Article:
Marriage equality became law in the United States in 2015 with the Supreme Court ruling in Obergefell v. Hodges. Marriage is, strictly speaking, a secular ceremony, requiring only civil sanction. However, many couples also seek the blessing of a religious body upon their union, and not all religious bodies support marriage equality. Some oppose it outright and some support it outright, while others are divided.
This work examines the issue of same-sex marriage in the U.S. and internationally. It surveys the attitudes of major religions towards same-sex marriage and also looks at leading and sometimes polarizing personalities, like politician Pete Buttigieg and Kentucky clerk Kim Davis, who exemplify both the religious and political sides of the issue. The book’s A–Z organization makes it easy for readers to locate important court cases, individuals, religious bodies, and social movements at the center of the same-sex marriage debate.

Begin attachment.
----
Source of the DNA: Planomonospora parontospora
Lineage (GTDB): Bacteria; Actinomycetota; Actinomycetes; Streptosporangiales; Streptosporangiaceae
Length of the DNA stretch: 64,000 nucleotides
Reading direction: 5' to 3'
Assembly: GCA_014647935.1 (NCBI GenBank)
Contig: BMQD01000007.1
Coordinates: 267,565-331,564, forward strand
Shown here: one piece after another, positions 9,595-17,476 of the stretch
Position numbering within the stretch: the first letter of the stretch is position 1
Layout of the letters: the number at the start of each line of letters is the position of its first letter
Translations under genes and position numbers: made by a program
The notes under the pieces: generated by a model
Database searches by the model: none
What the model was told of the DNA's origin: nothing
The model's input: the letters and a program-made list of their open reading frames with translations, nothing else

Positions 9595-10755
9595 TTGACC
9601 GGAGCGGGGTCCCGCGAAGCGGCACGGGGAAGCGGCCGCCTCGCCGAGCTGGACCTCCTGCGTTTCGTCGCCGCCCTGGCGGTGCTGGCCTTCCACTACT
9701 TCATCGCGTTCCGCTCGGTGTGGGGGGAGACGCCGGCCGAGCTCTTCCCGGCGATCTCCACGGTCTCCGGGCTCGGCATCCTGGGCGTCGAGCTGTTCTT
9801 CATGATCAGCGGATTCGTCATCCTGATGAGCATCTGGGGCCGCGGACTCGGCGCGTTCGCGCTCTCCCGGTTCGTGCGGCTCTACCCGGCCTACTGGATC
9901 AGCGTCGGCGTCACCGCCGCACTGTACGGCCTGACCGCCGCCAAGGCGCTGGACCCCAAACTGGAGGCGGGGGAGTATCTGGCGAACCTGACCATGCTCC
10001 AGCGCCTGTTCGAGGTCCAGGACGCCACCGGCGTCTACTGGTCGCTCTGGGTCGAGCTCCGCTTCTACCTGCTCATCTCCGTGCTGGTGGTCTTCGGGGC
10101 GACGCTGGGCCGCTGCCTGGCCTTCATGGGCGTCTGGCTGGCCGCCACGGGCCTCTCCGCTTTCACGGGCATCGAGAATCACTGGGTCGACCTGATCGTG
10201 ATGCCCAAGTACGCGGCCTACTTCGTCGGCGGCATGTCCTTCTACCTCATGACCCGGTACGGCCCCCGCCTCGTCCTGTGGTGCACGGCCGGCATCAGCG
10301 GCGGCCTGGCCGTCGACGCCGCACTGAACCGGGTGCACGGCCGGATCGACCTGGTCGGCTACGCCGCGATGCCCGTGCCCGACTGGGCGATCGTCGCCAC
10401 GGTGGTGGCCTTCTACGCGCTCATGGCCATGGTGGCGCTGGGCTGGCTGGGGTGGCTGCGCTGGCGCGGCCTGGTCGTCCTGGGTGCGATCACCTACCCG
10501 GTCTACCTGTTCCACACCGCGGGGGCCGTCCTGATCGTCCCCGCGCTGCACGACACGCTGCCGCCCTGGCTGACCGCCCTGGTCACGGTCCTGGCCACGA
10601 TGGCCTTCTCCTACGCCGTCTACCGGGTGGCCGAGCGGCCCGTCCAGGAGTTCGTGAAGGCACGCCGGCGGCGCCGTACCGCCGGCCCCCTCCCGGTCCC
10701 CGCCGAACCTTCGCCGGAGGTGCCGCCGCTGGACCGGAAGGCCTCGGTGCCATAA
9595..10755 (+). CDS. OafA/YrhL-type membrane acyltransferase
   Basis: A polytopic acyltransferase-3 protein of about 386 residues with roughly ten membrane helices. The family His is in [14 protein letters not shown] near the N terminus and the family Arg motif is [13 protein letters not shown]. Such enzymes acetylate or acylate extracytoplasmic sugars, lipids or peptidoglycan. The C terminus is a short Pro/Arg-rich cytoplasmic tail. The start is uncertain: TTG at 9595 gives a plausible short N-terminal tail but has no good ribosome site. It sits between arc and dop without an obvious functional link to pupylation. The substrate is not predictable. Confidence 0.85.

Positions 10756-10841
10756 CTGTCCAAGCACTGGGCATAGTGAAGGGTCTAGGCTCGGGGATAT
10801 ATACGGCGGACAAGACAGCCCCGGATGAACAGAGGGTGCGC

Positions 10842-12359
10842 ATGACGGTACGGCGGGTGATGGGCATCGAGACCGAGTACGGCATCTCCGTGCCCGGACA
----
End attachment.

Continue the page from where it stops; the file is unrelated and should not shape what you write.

- Provides a comprehensive background of same sex-marriage in the United States by looking at its history, which shows how the topic has developed over the past half-century
- Surveys the current treatment of same-sex marriage by major religions, illustrating the diversity of views towards same-sex marriage among religions today
- Looks at modern court cases up to and through Masterpiece Cakeshop v. Colorado Civil Rights Commission, providing a outline of what the law currently says about same-sex marriage and religion
- Includes a comprehensive, annotated bibliography of resources